Amsterdam’s coffee shops seem the perfect embodiment of The Netherlands laid back, liberal outlook. But that belies a more sinister reality
Last month, Amsterdam’s mayor, Eberhard van der Laan, announced the suspension of the city’s long-standing policy of closing down cannabis cafes involved in gun crime. This policy reversal followed a spate of ten shootings in little over a year. During the month of October, there was a sharp increase in shootings at coffee shops, as cannabis cafes are known. One incident involved Coffeeshop Vondel, near the city’s popular Vondelpark. Remarks an employee, ‘It was doubly unfair to be shot at and then put out of business by the mayor’s office’.
The mayor apparently agreed. In a move that caught many off guard, the prior policy of immediate closure was replaced by a series of other measures designed to improve security, such as the installation of police-approved CCTV systems. The development offers a fascinating window into the high wire balancing act required of Dutch policy makers in this high profile arena.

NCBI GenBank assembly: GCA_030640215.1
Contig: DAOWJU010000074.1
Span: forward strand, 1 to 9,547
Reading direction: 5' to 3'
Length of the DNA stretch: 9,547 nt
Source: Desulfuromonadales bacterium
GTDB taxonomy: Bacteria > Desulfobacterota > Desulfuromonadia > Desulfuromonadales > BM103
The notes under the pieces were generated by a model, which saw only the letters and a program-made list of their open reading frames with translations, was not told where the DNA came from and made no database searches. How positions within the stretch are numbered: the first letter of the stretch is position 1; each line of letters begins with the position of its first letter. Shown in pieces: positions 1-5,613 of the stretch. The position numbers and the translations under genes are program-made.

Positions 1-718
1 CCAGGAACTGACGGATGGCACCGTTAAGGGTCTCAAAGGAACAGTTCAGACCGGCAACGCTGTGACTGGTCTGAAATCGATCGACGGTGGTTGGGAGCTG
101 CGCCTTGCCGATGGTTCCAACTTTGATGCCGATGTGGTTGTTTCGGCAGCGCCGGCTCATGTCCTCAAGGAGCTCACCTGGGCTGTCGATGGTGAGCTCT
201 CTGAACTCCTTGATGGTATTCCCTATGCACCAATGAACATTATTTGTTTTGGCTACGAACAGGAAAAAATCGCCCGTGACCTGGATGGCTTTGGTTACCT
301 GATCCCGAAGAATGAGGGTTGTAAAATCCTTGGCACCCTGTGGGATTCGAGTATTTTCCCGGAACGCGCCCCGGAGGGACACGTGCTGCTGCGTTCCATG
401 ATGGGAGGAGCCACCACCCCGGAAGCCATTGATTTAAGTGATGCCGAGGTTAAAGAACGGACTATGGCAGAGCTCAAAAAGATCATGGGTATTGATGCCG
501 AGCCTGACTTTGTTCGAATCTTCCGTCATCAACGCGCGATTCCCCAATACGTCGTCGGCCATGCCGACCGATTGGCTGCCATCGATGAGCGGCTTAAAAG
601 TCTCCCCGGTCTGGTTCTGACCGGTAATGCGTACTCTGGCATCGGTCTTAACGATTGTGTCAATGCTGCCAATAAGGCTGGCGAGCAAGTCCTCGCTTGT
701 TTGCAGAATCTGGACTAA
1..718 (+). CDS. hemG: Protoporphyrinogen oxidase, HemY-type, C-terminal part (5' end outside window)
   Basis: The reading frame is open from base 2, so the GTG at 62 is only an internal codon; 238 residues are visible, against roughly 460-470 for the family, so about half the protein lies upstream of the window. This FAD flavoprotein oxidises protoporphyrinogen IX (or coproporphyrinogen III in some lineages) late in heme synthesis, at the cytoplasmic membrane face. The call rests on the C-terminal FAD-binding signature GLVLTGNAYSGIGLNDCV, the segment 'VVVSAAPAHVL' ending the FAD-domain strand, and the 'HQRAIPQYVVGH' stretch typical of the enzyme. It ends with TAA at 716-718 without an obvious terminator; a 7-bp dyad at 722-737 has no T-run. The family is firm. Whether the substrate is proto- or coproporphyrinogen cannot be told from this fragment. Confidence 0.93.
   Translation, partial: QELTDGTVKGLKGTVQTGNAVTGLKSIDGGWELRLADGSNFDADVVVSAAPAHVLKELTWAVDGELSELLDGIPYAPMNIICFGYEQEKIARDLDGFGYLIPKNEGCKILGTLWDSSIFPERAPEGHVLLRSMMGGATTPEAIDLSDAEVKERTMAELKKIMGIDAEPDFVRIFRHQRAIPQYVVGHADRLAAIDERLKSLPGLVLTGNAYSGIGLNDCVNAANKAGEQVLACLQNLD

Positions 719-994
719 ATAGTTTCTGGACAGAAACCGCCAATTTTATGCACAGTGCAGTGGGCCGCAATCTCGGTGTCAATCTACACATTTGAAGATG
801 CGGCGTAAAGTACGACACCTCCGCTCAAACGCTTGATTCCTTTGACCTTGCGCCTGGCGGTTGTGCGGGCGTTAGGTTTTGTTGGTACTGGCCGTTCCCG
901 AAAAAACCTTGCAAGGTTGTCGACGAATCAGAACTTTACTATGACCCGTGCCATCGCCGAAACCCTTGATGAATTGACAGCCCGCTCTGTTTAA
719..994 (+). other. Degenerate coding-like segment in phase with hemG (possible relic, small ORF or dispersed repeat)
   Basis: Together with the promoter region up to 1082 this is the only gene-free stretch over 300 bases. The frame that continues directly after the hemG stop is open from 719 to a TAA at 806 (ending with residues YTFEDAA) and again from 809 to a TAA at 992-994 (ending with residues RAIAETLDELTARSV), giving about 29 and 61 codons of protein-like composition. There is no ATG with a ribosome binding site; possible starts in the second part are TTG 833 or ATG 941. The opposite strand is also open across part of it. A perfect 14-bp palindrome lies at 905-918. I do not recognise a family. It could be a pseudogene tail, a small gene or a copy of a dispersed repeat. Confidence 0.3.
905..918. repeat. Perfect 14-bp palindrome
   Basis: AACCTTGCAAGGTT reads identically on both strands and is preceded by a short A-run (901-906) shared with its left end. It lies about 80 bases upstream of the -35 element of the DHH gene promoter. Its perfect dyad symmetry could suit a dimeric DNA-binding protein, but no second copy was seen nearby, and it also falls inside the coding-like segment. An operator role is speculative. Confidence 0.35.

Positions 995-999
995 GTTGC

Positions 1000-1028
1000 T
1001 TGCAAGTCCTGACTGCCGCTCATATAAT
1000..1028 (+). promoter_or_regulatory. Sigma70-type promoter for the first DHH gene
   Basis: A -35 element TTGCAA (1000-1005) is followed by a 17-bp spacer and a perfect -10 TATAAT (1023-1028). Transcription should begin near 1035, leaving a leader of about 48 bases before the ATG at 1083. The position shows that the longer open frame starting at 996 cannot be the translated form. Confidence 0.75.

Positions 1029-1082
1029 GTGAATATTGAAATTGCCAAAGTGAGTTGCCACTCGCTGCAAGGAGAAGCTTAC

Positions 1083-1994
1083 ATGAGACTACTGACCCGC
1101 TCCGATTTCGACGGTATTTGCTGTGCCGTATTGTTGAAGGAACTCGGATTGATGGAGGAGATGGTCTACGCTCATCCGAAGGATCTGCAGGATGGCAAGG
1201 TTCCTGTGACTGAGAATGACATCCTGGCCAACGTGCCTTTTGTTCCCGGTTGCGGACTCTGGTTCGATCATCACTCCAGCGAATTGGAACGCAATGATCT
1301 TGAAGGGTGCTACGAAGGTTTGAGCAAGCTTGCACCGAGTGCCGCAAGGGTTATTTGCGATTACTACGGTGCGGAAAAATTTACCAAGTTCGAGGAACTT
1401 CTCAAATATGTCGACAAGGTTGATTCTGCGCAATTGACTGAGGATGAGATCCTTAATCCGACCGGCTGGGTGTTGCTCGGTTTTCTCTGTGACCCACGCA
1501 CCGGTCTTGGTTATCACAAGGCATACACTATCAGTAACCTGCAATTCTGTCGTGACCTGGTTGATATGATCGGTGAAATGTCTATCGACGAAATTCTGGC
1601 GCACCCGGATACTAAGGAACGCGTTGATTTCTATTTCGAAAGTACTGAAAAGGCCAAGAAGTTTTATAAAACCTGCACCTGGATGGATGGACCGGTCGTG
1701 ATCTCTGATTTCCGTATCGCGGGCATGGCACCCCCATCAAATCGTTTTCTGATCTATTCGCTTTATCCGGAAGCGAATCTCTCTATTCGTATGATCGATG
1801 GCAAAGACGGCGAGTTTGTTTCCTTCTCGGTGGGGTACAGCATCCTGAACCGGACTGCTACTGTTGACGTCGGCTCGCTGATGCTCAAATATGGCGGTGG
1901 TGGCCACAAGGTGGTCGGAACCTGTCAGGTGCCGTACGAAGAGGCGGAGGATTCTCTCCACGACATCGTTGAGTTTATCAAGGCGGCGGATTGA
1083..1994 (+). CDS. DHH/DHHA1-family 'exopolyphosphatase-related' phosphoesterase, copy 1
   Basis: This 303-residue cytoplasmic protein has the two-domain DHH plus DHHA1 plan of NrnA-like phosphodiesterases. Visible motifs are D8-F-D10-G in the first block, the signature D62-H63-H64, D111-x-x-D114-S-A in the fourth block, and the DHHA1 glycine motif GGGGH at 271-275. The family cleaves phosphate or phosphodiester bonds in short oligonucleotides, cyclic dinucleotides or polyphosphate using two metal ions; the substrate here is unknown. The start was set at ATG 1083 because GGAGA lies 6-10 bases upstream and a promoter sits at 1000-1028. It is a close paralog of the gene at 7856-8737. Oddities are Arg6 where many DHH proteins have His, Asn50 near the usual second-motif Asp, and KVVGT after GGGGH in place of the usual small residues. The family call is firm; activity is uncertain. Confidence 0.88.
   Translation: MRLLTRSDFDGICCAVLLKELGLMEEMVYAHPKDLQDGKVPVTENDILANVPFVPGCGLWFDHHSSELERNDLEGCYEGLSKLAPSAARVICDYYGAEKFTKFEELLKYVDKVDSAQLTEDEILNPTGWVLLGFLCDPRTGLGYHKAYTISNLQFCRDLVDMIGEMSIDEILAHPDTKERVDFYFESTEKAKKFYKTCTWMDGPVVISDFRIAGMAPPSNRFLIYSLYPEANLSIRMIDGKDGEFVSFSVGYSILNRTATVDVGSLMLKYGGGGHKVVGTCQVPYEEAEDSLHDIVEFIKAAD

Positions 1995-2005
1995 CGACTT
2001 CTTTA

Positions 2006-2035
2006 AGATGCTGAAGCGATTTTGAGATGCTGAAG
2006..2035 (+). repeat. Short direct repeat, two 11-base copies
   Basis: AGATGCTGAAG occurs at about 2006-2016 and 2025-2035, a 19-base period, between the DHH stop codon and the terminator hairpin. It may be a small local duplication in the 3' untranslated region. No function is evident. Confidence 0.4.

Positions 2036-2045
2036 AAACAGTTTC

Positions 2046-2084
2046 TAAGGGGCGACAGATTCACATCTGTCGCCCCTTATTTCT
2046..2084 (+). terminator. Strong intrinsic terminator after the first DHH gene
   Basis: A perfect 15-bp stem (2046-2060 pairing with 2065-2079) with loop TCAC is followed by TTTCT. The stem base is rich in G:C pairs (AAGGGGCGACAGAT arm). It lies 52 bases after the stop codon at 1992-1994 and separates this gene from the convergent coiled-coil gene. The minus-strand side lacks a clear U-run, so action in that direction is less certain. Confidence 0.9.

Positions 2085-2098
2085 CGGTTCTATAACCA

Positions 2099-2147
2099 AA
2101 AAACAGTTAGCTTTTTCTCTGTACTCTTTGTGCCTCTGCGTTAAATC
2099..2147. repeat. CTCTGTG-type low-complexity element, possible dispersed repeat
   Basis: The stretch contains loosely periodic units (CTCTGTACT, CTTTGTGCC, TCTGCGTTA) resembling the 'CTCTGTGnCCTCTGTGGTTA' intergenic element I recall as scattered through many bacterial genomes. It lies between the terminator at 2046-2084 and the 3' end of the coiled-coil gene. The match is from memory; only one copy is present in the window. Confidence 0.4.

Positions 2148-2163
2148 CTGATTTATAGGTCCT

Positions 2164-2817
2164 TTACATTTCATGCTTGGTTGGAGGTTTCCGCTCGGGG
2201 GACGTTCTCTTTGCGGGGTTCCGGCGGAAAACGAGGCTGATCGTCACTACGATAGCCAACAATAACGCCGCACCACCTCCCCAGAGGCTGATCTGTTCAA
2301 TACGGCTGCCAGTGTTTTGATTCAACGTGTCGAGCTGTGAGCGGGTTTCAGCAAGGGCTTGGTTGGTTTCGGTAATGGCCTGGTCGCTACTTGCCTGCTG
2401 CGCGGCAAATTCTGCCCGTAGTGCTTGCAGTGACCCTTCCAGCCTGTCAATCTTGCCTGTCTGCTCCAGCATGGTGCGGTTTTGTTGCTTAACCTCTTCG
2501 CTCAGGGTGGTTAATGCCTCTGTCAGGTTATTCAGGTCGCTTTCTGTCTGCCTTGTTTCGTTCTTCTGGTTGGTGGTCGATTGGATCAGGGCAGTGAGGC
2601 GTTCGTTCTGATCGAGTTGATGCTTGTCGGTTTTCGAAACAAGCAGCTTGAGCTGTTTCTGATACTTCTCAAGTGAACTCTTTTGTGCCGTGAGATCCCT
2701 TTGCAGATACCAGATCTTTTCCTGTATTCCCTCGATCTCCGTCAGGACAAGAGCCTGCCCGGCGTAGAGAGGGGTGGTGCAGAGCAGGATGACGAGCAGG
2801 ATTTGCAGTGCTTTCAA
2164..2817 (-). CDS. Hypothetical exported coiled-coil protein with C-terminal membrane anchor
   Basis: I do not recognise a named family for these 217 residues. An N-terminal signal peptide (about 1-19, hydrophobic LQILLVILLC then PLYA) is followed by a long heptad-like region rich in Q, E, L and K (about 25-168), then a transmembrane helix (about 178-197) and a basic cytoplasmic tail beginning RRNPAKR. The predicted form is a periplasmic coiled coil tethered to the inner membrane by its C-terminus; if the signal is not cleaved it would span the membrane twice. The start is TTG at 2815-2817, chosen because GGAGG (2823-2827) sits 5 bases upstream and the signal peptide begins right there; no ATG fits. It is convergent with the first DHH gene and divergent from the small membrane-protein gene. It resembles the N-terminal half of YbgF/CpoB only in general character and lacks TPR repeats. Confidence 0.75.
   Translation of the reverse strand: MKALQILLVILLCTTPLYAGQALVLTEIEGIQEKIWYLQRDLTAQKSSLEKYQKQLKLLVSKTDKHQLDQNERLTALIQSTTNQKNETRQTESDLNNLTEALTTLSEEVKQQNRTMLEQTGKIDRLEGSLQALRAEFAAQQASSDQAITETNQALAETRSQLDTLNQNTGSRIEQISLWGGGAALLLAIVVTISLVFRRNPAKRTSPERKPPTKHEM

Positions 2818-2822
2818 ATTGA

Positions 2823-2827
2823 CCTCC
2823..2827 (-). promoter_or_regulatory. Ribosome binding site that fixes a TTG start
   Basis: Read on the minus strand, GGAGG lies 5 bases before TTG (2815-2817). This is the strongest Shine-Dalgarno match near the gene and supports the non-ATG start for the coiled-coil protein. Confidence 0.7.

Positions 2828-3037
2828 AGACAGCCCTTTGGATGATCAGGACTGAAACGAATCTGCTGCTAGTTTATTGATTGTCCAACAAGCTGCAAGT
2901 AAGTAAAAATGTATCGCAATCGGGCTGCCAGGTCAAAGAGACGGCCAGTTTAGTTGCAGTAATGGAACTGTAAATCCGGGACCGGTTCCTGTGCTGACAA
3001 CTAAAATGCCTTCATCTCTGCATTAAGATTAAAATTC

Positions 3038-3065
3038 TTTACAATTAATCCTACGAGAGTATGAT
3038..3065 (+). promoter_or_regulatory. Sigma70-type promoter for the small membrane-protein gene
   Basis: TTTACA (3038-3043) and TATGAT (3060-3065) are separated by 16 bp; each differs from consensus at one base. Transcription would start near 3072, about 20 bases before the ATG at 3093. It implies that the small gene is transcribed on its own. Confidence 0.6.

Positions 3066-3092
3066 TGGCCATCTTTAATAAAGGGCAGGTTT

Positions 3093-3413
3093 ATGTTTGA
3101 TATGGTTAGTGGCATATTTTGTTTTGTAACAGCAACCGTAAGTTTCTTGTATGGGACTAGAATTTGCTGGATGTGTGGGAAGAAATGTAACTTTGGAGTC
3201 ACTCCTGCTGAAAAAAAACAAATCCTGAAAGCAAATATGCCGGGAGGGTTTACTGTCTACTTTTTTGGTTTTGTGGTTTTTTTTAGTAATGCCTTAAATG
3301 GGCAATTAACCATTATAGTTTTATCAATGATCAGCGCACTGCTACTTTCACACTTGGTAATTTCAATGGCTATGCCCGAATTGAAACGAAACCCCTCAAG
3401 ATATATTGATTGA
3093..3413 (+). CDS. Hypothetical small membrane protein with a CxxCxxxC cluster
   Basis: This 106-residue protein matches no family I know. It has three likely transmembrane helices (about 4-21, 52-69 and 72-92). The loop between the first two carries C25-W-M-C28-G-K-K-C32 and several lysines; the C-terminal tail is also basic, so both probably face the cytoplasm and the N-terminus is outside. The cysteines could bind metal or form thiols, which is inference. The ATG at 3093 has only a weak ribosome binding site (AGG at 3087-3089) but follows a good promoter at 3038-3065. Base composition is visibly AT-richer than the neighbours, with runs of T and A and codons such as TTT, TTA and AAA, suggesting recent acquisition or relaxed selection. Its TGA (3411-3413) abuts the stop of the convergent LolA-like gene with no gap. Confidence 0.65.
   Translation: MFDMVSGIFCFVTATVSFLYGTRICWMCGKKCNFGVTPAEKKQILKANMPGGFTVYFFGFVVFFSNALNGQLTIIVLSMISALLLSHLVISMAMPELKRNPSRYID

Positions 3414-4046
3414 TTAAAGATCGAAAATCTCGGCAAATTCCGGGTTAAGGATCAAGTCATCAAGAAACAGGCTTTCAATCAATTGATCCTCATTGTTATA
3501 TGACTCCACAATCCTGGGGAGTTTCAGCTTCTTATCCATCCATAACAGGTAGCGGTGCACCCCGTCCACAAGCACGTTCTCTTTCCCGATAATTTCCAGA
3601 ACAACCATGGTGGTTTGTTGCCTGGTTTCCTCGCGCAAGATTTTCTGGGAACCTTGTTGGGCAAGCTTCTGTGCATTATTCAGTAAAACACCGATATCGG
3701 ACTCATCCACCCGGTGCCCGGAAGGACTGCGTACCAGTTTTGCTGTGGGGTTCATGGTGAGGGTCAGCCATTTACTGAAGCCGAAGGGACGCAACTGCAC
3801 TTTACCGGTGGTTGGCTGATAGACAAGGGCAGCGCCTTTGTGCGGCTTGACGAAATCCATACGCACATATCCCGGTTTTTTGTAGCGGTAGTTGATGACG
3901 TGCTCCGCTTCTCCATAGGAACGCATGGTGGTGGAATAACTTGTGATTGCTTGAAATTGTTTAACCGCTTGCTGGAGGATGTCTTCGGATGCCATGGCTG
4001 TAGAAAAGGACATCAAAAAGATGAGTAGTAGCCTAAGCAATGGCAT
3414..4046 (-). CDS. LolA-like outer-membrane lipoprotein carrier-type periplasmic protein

Amsterdam now claims 175 coffee shops. According to laws passed by national parliament, the sale, production and possession of cannabis in the Netherlands are illegal, yet under the localised policy of ‘gedogen’ – which loosely translates as tolerance – coffee shops are permitted to exist. In this legal grey area, small-scale consumption is effectively tolerated to prevent the trade moving into a shadowy world of street dealers – also, possibly, to generate tax revenue. But coffee shops owners are still considered to be acting illegally when buying in bulk to supply their customers, and this is where the real risks start to surface.
As with many items, where supply is restricted, profit potential surges. And on the demand side, while Amsterdam’s population is just 835,000, more than seventeen million tourists visited the Dutch capital last year. According to surveys undertaken by city hall, a quarter of tourists in Amsterdam intend to visit a coffee shop at least once. Big money is at stake, attracting criminal as well as government interest.